The big news for maritime historians this week is the discovery of the ship’s bell belonging to the ill-fated SS Mendi, which sank 100 years ago resulting in the deaths of more than 600 sailors.
According to the press, the ship’s bell was left to Steve Humphey, a well-known local television personality with a special interest in the SS Mendi, in the English coastal town of Swanage.
An anonymous tip led Humphrey and a television crew to the Swanage Pier in the early hours of June,15. According to Humphrey, the bell was wrapped in plastic inside a tarpaulin sack and was tied with string and duct tape. There was an envelope attached to the bell with the journalist’s name of it.
The note read: “Knew of the Mendi’s historical importance to South African heritage, but was concerned that it might not go to the right place. This needs to be sorted out before I pass away as it could get lost.”
The bell has since been transported to a museum in the area where it will be authenticated.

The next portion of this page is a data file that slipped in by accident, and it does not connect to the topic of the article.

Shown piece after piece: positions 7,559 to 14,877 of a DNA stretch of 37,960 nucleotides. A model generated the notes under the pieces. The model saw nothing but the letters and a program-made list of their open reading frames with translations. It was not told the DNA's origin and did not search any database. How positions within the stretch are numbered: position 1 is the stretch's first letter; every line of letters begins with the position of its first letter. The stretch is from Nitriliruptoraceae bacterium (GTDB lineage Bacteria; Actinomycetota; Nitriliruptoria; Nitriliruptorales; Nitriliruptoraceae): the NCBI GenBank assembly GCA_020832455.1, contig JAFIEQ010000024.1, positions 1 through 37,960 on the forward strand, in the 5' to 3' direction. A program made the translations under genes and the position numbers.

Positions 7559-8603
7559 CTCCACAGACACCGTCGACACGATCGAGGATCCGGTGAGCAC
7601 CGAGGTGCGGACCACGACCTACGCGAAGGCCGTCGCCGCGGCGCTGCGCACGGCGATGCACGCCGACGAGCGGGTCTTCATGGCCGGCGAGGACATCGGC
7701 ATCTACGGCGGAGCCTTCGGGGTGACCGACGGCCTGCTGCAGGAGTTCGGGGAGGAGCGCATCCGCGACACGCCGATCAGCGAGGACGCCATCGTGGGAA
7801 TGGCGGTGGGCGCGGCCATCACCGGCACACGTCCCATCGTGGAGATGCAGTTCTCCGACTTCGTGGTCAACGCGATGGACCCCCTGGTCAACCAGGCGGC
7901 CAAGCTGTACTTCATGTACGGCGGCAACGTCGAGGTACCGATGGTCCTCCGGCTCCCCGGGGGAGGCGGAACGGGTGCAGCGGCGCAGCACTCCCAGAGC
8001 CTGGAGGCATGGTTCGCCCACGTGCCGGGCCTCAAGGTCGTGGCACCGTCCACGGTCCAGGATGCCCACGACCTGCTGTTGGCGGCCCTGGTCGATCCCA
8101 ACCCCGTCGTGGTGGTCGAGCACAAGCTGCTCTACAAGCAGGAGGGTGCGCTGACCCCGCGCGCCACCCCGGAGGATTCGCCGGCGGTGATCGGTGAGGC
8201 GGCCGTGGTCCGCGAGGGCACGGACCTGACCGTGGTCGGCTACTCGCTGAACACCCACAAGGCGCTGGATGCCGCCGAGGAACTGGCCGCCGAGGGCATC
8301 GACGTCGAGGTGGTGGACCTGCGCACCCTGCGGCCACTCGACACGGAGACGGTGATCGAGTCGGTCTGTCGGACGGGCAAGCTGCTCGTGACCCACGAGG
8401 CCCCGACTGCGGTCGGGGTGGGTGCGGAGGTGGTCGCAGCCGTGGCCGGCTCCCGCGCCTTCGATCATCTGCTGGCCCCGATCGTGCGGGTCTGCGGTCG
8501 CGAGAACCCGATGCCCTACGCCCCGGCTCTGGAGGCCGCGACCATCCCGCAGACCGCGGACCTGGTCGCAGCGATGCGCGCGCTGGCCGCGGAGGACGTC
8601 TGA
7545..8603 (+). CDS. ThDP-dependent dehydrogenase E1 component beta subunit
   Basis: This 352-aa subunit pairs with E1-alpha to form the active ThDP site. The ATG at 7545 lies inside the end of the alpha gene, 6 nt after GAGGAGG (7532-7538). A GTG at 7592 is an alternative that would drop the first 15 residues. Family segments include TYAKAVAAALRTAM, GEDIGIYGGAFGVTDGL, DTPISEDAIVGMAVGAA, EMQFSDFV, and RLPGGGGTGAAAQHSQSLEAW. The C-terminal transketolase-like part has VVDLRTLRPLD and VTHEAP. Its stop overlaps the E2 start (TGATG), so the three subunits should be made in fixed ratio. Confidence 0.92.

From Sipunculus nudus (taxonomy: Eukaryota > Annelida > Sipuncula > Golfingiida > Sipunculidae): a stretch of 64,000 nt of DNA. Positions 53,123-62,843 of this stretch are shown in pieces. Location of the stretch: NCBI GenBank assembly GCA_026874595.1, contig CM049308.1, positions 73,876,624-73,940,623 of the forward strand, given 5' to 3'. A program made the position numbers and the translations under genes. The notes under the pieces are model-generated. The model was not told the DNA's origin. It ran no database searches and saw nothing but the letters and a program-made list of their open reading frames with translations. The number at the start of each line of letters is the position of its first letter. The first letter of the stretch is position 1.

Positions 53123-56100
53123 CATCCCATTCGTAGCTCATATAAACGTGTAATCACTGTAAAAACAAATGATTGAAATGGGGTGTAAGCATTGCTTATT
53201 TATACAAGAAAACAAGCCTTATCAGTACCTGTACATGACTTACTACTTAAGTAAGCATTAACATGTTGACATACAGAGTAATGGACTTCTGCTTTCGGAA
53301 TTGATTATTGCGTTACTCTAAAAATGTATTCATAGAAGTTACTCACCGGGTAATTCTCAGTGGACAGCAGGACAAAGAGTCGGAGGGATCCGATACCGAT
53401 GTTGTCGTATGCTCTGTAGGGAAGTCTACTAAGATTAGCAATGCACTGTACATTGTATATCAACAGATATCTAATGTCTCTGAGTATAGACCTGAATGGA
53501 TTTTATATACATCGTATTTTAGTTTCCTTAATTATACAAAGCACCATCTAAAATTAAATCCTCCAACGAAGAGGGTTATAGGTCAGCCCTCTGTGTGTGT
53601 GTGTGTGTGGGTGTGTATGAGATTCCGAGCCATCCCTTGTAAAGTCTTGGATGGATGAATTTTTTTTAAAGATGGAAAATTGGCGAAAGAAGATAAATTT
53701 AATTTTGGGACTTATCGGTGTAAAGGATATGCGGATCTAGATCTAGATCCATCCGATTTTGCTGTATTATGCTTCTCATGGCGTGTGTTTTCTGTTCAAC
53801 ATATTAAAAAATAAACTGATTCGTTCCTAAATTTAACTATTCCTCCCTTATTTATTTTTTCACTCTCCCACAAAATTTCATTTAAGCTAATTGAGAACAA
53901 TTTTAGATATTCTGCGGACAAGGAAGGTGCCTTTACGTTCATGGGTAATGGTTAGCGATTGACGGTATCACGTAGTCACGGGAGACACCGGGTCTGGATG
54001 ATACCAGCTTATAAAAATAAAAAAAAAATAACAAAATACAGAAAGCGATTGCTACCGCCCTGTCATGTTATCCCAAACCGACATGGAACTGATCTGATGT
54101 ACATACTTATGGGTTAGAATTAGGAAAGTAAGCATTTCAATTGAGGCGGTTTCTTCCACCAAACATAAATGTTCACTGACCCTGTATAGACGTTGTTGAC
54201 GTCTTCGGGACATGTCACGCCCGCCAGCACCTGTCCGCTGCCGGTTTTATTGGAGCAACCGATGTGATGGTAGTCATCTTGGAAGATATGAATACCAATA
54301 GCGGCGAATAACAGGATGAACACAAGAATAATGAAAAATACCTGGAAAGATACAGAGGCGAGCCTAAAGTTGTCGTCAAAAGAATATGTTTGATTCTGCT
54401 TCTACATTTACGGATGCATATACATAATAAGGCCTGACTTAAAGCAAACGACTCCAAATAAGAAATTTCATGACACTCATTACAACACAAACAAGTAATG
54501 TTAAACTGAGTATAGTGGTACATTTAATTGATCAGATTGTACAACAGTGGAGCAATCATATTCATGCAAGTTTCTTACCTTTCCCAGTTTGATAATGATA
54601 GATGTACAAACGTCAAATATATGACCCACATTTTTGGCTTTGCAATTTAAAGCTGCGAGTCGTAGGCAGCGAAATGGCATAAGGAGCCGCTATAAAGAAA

This week marks the graduation of more than 100 SA Navy members after six months of military training at the SAS Saldanha.
According to the press, the navy believes that the aim of the training was not only to provide the youth military skills, but also to teach them the basic life skills required in the work environment, the military environment as well as a good work ethic.
Skills provided included: seamanship, environmental awareness, musketry, computer skills, basic financial management and discipline.
The SAS Saldanha has recently undergone an extensive upgrade, receiving modern accommodation, mess and classroom facilities.
The impact of the recent international cyber attack has been felt on South African shores. According to the press, the offices of Maersk Line in South Africa were affected by the cyber attack and all computers and landlines were offline.
Matthew Conroy, commercial manager for Maersk Line Southern Africa, said that he did not know when things would return to normal and that the cyber attack was still being investigated.
The Two Oceans Aquarium has declared this month Plastic Free July. According to the press the aquarium has thrown its weight behind the ban on single-use plastic shopping bags through its campaign Rethink the Bag.
The campaign was launched by Hayley McLellan, the aquarium’s environmental campaigner, who has worked since 2010 to promote the campaign, by educating the public and retailers and establishing partnerships.
“All role-players, especially consumers, remain responsible for the approximately 8 billion plastic shopping bags we use every year in South Africa. Remember that demand drives supply, so let’s simply stop demanding and using them,” says McLellan.
Plastic Free July is a worldwide campaign.